Why do monkeys bite their babies?

Answered by Tom Adger

Monkeys biting their babies is a behavior that can be observed in some rhesus macaque societies. This behavior occurs when a mother monkey refuses to give in to her baby’s demands, particularly when the baby is crying and wants to nurse. It may seem harsh or even cruel, but understanding the reasons behind this behavior can shed some light on why it occurs.

In rhesus macaque societies, dominance hierarchies play a crucial role in maintaining social order. Adult monkeys establish their rank within the group, and this hierarchy determines their access to resources such as food, mates, and social support. Within these hierarchies, mothers hold a high position due to their ability to provide for their offspring.

When a baby monkey cries, it is essentially demanding attention and resources from its mother. In most cases, the mother will respond by nursing and caring for the baby. However, there are instances where the mother may choose not to give in to the baby’s demands. This can happen for various reasons, such as the mother being physically unable to nurse at that moment or wanting to teach the baby some independence.

When a mother refuses to give in to her baby’s demands, it can trigger a response from other monkeys in the group. This response is often in the form of aggression, including smacking and biting the baby. This may seem counterintuitive, but it serves a purpose within the social dynamics of the group.

By biting the baby, the other monkeys are essentially reinforcing the dominance hierarchy. They are reminding the baby that it is not entitled to immediate gratification and that it must respect the social order. This behavior helps maintain stability within the group, as it prevents any individual from challenging the authority of the dominant individuals, including the mothers.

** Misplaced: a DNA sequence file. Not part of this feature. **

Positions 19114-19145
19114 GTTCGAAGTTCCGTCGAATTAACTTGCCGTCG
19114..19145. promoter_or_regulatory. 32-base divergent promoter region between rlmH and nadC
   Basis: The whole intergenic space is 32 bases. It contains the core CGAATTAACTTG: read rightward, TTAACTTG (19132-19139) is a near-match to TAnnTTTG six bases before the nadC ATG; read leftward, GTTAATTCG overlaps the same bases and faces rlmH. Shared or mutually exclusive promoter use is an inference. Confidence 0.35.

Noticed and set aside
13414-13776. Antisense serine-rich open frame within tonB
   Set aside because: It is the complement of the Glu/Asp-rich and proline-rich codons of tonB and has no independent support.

It is important to note that this behavior is specific to rhesus macaque societies and may not be observed in all monkey species. Each species has its own unique social dynamics, and the reasons behind their behaviors may vary. Therefore, it is crucial to consider the context and specific species when trying to understand why monkeys exhibit certain behaviors.

Monkeys biting their babies in rhesus macaque societies is a behavior that serves to reinforce the dominance hierarchy within the group. When a mother refuses to give in to her baby’s demands, it can trigger aggression from other monkeys as a way to maintain social order. While it may seem harsh, this behavior is a result of the complex social dynamics within monkey societies.